Goichi “GO1” Kishida is, at worst, the second-best Dragon Ball FighterZ player in the world, placing just behind Dominique “SonicFox” McLean at last month’s Evolution grand finals in Las Vegas. Not content with a second-place finish, GO1 is already moving on to other DBFZ events. He proved his prowess by closing out a World Tour stop in France last weekend — with a near-perfect performance.
Ultimate Fighting Arena in Paris, France played host to a number of important fighting game tournaments, but the most explosive came as part of the Dragon Ball FighterZ World Tour. As a Saga Event, the winner of Ultimate Fighting Arena would earn their very own Dragon Ball, which grants automatic qualification into the finals event in January. This naturally attracted talent from across the globe, including Japanese powerhouse GO1 and another grand finals opponent, Eduardo “HookGangGod” Deno of the United States.
Outside of the game, these two players couldn’t have more different backgrounds in the fighting game community. GO1 is considered one of the strongest fighting game players of all time. Over the last decade, he’s produced impressive showings in niche titles like Melty Blood and Aquapazza before finally breaking into the mainstream with Dragon Ball FighterZ. HookGangGod, on the other hand, only just began making a mark on the scene in 2018, but his rookie year has been spent dominating competition across America. His most notable victory came against GO1 during the Summit of Power invitational last June.
As the tournament came to a close, the pair met in winners finals, where GO1 swept HookGangGod with a 3-0 performance. HookGangGod battled his way back to GO1 after a close match against Keiji “Garireo” Okamoto, another strong Japanese player who won BlazBlue: Chronophantasma at the Evolution Championship Series back in 2014. This gave HookGangGod another shot at GO1 in grand finals and, at the beginning, it looked like the American was ready for his comeback after a quick 3-0 win of his own.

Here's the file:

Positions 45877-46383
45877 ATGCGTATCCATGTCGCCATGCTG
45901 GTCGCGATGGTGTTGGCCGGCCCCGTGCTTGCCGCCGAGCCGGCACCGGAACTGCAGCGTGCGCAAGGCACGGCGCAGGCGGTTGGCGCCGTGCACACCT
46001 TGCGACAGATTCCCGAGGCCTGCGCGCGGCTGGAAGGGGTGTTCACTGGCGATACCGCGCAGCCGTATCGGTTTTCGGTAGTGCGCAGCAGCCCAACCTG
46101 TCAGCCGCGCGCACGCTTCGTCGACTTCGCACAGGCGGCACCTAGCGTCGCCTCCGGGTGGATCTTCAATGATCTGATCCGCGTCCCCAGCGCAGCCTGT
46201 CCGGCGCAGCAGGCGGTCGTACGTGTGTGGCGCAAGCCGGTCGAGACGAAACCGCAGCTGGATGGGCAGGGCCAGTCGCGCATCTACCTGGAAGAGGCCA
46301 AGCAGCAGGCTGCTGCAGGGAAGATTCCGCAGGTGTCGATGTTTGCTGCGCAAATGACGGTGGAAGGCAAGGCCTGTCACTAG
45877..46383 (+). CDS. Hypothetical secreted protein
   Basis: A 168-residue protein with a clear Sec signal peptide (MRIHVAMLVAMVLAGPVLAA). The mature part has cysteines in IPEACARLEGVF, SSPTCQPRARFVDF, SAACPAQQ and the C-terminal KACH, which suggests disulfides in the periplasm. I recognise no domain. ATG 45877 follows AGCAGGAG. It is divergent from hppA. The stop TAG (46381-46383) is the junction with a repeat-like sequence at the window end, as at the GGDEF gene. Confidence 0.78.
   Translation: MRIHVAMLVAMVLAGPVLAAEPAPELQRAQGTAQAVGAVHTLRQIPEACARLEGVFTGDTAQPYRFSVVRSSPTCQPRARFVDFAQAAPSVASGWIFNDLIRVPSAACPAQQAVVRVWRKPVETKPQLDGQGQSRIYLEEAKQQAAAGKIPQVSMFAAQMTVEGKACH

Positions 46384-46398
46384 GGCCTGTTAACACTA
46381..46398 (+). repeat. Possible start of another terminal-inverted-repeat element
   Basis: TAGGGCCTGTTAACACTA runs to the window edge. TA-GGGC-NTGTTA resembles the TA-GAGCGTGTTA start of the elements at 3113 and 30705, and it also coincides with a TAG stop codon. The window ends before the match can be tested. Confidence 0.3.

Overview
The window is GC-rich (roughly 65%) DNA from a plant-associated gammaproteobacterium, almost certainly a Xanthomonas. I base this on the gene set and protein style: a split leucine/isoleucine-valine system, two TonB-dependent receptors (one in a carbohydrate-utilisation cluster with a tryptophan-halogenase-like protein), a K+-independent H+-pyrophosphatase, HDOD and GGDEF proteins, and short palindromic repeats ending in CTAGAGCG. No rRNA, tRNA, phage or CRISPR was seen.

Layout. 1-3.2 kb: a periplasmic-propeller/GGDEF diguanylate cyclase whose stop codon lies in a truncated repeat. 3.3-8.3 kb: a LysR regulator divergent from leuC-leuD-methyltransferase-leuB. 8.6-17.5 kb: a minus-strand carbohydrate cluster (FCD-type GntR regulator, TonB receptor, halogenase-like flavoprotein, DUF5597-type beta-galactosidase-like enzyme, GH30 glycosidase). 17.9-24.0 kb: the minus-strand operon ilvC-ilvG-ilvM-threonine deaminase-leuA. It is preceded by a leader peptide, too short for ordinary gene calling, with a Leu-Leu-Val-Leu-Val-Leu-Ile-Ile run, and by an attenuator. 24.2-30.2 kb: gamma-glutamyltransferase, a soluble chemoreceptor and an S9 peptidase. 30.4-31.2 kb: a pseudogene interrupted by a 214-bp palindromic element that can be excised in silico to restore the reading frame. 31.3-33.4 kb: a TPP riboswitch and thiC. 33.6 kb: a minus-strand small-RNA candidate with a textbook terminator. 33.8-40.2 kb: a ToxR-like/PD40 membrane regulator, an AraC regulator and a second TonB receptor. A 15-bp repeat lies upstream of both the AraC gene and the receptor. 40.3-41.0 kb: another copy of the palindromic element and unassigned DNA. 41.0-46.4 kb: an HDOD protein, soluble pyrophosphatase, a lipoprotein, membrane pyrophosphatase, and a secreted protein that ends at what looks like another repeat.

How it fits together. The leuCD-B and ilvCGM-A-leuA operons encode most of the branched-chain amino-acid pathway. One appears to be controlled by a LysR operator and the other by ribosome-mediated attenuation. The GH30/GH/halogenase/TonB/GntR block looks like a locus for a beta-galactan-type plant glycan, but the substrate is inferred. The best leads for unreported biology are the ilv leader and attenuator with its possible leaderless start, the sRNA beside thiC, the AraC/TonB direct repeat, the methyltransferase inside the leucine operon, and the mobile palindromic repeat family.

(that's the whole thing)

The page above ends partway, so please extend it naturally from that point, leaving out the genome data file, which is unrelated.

GO1’s typically composed demeanor fell away, and he looked lost as to how to proceed. But he wasn’t ready to go down without a fight, even as the French crowd cheered for his opponent. After taking some time to compose himself, GO1 hopped back into the game for the second grand finals set. At first, little seemed to had changed except for his chosen Cell color (switching from his usual yellow to a more menacing red palette), but GO1 slowly clawed his way back into the match. By choosing to use the game’s limited Sparking! mechanic as an early attack buff instead of a safety net for his last fighter, GO1 was able to routinely put HookGangGod’s team at a disadvantage by defeating characters near the start of the round.
The most impressive part of this match, however, came right at the end. In his storied history as a competitor, GO1 has developed some serious defensive skills, so much so that he can often read and predict attacks—and then block and counter appropriately—over several seconds to avoid damage, which is quite a feat in a game as frantic as Dragon Ball FighterZ. With a 2-0 lead and on the verge of winning the tournament, GO1 put those skills to good use by simply defusing every tactic HookGangGod threw at him.
In the three minutes of the last match, HookGangGod wasn’t able to land a single clean hit on GO1. The best he was able to do was force GO1 to block a special attack, removing a tiny amount of chip damage that was eventually healed completely when GO1 switched that damaged character out. While it wasn’t a real perfect, which would have been designated by a special in-game graphic, GO1 closed out his tournament performance with full health. As soon as it was clear he had won, GO1 reeled back in his chair and yelled in triumph.
“I was so tired of always getting second, second, second,” GO1 said through a translator during his post-match interview, “but today, I finally won.”